There are many way of cleaning an extruder unit. For both bowden and direct drive extruders, it helps by cleaning the drive gear first before making your way to the hot end. The drive gear can be easily cleaned using brushes with harder bristles or metal bristles. With the drive gear cleaned, you can then make your way down to the hot end of the extruder. Cleaning the hot end often involves 2 phases, cleaning it when it is heated and when it is at room temperature. Start by cleaning it when it is at room temperature by using a brush with hard bristles. Brush the exposed surface area of the heating block and the vicinity of the nozzle. When most of the dirt or particles are brushed off, you can proceed on with heating up the hot end. To remove the rest of the particles and dirt on the exposed area of the hot end, simply heat it to around 160℃ – 180℃ and repeat the same brushing steps but taking note that your brush is made with metal bristles this time. This should be able to remove all of the dirt and particles that are on the exposed area of the hot end. Next, depending on the type of plastic that is most commonly use on the particular printer, heat the nozzle up to the corresponding temperature that is use to print that particular type of plastic. When the nozzle is at the heated temperature, use a wire that has the diameter as the nozzle size and insert it into the nozzle. Repeat the motion of pushing and pulling until the wire feels smooth when it is being inserted into the nozzle. Finishing this step should get your extruder unit cleaned and ready for the next 3D print.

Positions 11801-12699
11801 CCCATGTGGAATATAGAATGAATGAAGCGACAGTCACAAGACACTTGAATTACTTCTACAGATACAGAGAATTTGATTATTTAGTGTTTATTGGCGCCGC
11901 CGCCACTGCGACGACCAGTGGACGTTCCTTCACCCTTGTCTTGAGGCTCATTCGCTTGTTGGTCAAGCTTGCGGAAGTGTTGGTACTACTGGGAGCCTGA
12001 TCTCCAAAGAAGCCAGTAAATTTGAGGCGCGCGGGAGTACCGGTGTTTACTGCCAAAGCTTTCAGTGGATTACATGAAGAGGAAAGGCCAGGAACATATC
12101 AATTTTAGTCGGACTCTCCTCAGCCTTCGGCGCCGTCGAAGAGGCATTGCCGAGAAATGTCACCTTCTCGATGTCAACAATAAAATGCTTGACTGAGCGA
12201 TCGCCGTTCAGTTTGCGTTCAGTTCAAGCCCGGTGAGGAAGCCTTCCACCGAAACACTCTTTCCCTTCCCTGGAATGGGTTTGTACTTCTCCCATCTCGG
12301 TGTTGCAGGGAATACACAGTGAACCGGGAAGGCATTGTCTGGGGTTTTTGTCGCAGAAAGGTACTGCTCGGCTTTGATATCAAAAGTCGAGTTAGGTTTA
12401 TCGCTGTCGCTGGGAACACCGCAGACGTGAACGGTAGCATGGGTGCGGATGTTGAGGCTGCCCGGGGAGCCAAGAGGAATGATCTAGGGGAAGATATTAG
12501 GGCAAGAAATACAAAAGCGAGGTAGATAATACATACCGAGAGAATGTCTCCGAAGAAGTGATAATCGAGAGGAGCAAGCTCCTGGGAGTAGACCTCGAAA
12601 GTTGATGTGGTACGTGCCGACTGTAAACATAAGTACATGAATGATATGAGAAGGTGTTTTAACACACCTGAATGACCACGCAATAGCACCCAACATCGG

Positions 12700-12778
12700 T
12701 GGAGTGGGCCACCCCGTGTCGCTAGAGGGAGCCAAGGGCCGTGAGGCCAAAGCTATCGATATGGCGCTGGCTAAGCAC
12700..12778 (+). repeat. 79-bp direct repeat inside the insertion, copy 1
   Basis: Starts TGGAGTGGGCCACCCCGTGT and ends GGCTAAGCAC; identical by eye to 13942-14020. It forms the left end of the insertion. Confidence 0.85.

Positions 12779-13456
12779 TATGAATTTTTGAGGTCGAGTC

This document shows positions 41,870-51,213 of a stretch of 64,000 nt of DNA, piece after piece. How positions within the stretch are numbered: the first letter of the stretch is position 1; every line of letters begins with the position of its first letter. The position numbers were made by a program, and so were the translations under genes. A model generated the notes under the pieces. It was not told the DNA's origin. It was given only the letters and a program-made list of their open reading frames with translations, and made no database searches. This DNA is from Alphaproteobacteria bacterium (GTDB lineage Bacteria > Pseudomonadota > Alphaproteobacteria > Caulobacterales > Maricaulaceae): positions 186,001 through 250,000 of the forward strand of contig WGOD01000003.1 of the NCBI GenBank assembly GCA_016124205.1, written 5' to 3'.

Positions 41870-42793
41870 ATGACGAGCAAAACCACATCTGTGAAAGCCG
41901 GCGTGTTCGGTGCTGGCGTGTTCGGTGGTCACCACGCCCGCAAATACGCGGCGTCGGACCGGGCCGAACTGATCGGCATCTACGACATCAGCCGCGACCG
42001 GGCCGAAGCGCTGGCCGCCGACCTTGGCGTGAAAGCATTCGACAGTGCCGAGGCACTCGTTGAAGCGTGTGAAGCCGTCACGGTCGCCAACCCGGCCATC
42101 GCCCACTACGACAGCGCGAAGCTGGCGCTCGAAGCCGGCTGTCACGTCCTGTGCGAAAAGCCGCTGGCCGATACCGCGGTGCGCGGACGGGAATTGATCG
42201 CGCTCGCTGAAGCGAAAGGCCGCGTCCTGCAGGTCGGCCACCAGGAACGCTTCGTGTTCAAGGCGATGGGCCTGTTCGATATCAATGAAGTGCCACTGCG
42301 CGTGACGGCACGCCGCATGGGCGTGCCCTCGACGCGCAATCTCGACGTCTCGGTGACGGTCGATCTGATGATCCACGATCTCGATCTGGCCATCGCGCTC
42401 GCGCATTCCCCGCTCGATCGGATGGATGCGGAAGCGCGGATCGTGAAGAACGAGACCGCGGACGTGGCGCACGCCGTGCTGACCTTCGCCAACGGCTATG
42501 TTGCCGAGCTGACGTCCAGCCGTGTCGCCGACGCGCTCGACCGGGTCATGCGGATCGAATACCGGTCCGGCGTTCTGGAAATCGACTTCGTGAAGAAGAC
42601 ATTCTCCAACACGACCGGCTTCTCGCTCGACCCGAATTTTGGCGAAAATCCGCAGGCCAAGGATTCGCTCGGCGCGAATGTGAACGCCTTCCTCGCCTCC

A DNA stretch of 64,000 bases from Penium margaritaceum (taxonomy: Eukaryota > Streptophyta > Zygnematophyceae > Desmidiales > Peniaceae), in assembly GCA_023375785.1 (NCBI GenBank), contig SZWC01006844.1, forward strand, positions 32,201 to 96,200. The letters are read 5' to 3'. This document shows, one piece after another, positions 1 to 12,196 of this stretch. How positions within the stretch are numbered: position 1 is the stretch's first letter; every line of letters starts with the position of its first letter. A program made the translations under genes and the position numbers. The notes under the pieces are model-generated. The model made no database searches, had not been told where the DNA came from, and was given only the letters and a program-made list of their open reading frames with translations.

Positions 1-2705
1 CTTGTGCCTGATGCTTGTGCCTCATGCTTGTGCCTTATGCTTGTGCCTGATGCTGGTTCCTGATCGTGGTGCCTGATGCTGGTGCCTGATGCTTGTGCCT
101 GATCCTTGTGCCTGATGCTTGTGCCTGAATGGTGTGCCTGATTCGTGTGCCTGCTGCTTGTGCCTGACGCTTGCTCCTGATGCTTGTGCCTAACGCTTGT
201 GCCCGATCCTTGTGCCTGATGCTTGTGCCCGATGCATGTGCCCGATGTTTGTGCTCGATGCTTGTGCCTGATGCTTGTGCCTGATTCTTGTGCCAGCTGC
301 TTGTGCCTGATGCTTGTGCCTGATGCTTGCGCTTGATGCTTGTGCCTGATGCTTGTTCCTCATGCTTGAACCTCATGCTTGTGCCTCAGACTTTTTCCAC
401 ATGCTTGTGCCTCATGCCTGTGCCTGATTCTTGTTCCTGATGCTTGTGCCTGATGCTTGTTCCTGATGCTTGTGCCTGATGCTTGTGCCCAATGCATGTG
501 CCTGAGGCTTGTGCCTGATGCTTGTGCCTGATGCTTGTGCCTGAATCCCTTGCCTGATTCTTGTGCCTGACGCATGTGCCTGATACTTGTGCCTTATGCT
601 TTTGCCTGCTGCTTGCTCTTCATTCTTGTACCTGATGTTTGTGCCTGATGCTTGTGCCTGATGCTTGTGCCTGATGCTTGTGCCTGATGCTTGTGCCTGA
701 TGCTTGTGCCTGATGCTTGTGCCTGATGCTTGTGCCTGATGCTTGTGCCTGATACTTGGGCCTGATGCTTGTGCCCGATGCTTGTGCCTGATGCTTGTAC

5. Adequate Amount of Bed Adhesion
Most FDM 3D printers comes with a heated bed nowadays as it helps greatly with print adhesion. However, there are still times when the 3D prints has too little contact surface with the bed surface or when the prints contains many sharp corners that might not stick as well to the print bed. This is often a problem that, if not checked before 3D printing, will only see its consequence later in the print. It is important to go to the preview of your slicing and examine the first layer for sharp corners or minimal contact surface. If either one is present, then it is important to apply aid for bed adhesion. If your first layer shows sharp corners, it helps to apply some glue stick to the area where the corners would be. This will help to prevent the peeling effect experienced when 3D printing with most materials. When 3D printing a model that has little contact area with the print bed, it is important to apply a thin layer of glue stick over the printed area as this will prevent the print from lifting off the surface. When printing with ABS, the above steps would still apply but instead of glue stick, you have to replace it with ABS juice.